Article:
Glomerulonephritis refers to a range of inflammatory kidney conditions of the tiny blood vessels in the kidneys, known as glomeruli.
It can be acute, which means it starts suddenly, or chronic, during which the onset is gradual. Either type can be fatal.
Kidney disease affects
The glomeruli act as tiny filters within the kidneys. Each kidney contains millions of glomeruli.
If the glomeruli become damaged, the kidney can no longer remove waste and excess fluids efficiently. Blood and protein cannot be filtered and are excreted in the urine.
Primary glomerulonephritis refers to the occurrence of glomerulonephritis without an accompanying condition, while secondary glomerulonephritis is caused by another disease, such as diabetes, lupus, infection, or drug use.
Acute glomerulonephritis may appear suddenly, following a throat or skin infection.
- puffiness of the face on waking up
- urine that is brown or contains traces of blood
- decreased urination
- fluid in the lungs leading to coughing and shortness of breath
- high blood pressure
Chronic glomerulonephritis develops over a long time, often without obvious symptoms. However, complete kidney failure can result.
Individuals with glomerulonephritis might experience:
- blood or protein in the urine
- high blood pressure
- swollen ankles or face, because of water retention
- urinating frequently during the night
- bubbles or foam in the urine, caused by excess protein
A person with kidney failure may experience poor appetite, nausea, and vomiting. They may feel tired due to disruptions to their sleeping pattern, with muscle cramps occurring during the night. The skin might feel dry and itchy.
Some people with the condition undergo intense pain in the upper back, behind the ribs, as a result of kidney pain.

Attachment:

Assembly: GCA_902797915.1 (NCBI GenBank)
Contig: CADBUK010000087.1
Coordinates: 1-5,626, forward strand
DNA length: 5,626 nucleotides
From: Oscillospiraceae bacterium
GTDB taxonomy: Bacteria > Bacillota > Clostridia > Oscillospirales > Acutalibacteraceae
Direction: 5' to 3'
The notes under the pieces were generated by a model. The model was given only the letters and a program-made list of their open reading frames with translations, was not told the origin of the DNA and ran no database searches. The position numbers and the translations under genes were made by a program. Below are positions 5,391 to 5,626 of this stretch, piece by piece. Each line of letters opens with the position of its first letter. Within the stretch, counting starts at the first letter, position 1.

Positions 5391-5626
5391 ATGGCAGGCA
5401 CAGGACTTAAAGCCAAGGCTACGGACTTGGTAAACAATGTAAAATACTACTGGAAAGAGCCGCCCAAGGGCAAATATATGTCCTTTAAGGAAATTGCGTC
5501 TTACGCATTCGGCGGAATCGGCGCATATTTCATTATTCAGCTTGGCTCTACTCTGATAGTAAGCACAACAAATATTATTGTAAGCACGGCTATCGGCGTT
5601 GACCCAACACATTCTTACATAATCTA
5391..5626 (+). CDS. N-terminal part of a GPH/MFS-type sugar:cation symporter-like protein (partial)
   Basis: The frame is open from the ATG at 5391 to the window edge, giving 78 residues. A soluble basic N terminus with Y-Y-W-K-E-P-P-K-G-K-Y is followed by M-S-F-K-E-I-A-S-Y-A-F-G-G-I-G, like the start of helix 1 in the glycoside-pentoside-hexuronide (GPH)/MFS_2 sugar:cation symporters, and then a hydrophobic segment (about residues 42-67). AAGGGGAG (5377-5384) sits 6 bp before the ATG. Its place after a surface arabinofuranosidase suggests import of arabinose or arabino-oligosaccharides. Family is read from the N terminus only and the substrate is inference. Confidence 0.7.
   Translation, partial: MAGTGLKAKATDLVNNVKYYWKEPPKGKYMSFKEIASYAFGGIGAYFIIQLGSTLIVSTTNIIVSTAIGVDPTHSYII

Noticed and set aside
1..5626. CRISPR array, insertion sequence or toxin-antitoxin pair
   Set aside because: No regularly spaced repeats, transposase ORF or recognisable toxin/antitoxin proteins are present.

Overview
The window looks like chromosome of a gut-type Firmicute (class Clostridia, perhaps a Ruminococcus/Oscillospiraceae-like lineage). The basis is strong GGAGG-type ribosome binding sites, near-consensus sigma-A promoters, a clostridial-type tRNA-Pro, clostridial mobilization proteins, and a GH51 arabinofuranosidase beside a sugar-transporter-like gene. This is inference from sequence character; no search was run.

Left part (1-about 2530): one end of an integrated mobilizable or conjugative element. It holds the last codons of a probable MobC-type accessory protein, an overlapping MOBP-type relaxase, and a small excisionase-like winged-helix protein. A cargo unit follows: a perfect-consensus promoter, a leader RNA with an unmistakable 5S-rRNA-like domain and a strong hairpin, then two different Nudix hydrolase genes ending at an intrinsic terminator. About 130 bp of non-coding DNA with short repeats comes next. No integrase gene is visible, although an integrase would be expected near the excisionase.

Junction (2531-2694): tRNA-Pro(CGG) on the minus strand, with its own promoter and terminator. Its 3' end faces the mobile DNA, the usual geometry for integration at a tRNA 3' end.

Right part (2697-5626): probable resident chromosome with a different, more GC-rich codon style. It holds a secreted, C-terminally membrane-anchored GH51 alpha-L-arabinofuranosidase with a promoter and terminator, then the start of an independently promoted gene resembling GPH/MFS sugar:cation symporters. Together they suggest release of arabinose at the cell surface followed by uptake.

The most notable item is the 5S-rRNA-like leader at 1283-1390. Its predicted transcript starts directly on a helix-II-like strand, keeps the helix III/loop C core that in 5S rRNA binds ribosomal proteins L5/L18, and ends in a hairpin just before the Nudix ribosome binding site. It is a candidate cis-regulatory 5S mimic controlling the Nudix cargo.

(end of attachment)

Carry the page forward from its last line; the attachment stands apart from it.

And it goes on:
A healthy adult urinates around 2 to 3 pints daily. People with severe glomerulonephritis may not urinate for 2 or 3 days.
The glomerulus is a tiny, ball-shaped structure, and it is part of the nephron. A nephron consists of one glomerulus and a small fluid-collecting tube, or tubule. Both are key structures in the kidney.
Capillary blood vessels, or glomeruli, make up the glomeruli. These are tiny filters that remove waste from the blood. The waste becomes urine.
Each glomerulus attaches to the opening of a tubule.
Filtered blood returns to the bloodstream. Urine containing the impurities from the blood is excreted to the bladder.
The tubules retain important substances, such as protein.
The urine passes from the kidney to the bladder through a tube called the ureter and then leaves the body through urination.
When these filters become inflamed, the individual has glomerulonephritis.
The damage caused by glomerulonephritis reduces the ability of the kidneys to filter blood properly. Waste collects in the bloodstream, and the kidneys might eventually fail.
The condition also causes a lack of protein in the blood, because it gets expelled from the body in urine, instead of entering the bloodstream.
The cause is often unclear, but there are risk factors that can affect the likelihood of glomerulonephritis.
Post-streptococcal glomerulonephritis can result from streptococcal infections of the throat or, in rarer cases, impetigo, a skin infection. Improved treatments for most streptococcal infections mean that this is now less common.
Infectious diseases, such as tuberculosis (TB) and syphilis, can lead to glomerulonephritis. This is also true of bacterial endocarditis, an infection of the heart valves. Viral infections, such as HIV, hepatitis B, and hepatitis C also increase the risk.
Acute glomerulonephritis may develop into chronic, or long-term, glomerulonephritis.
Genetic factors can play a role, but people with glomerulonephritis do not normally have a family member who also has the condition.
Long-term use of certain medications, including non-steroidal anti-inflammatory drugs (NSAIDS), such as ibuprofen or aspirin, can increase the risk.
People with Hodgkin’s, sickle cell disease, and systemic diseases, especially diabetes are at higher risk.
Scarring of the glomeruli can also lead to glomerulonephritis.
Conditions including lupus and diabetes may cause scarring of the glomeruli, also known as glomerulosclerosis, or sclerosis of the glomeruli.
Scarring occurs when growth factors activate the glomerular cells to produce scar material.